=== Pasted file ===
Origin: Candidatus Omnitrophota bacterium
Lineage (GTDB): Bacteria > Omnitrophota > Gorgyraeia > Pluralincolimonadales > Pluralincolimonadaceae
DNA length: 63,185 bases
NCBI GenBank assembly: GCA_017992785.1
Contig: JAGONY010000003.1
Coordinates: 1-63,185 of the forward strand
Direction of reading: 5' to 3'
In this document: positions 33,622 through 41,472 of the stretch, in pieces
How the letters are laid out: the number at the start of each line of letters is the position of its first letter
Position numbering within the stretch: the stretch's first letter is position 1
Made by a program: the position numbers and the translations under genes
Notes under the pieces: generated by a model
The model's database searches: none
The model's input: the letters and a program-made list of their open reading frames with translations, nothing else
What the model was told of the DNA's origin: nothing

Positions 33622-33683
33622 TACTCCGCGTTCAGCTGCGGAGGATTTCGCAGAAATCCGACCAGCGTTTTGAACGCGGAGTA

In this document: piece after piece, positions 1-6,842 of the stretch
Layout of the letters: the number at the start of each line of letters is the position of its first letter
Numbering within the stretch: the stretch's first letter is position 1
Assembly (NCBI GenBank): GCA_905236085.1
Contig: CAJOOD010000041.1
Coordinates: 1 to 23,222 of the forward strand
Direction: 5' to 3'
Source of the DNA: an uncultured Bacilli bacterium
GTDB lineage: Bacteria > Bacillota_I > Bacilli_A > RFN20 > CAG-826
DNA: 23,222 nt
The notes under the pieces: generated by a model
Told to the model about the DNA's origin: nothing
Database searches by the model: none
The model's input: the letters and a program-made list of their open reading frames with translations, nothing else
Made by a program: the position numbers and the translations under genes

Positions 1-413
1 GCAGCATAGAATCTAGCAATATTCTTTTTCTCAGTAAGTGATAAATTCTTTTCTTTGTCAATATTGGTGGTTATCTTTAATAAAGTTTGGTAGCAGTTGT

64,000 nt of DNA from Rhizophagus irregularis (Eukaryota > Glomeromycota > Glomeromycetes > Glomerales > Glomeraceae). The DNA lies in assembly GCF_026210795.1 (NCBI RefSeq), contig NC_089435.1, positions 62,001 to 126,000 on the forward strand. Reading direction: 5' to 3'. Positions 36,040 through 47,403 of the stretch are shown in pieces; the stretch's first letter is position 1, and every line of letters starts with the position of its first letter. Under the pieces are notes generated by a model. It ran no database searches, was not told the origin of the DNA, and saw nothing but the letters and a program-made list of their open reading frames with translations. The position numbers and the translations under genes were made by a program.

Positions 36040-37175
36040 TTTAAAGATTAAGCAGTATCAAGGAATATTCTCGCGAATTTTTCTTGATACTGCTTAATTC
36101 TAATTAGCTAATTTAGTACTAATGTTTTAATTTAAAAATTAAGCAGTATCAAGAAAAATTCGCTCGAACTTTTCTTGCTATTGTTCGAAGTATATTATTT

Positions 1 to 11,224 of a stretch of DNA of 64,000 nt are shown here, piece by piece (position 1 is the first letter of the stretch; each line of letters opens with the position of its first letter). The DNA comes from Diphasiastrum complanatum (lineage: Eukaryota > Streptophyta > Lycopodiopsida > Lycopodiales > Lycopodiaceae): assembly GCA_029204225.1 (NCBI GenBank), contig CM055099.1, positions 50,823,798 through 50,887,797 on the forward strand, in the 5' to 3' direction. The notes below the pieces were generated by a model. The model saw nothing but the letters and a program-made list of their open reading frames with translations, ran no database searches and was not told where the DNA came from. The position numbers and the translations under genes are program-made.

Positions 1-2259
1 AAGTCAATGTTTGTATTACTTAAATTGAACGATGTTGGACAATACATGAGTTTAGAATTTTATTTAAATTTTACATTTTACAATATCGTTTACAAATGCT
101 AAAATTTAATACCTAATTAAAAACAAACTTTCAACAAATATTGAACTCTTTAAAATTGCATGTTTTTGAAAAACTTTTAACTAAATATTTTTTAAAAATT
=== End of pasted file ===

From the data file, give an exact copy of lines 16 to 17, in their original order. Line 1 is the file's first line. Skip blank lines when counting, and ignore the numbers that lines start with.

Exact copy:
Positions 33622-33683
33622 TACTCCGCGTTCAGCTGCGGAGGATTTCGCAGAAATCCGACCAGCGTTTTGAACGCGGAGTA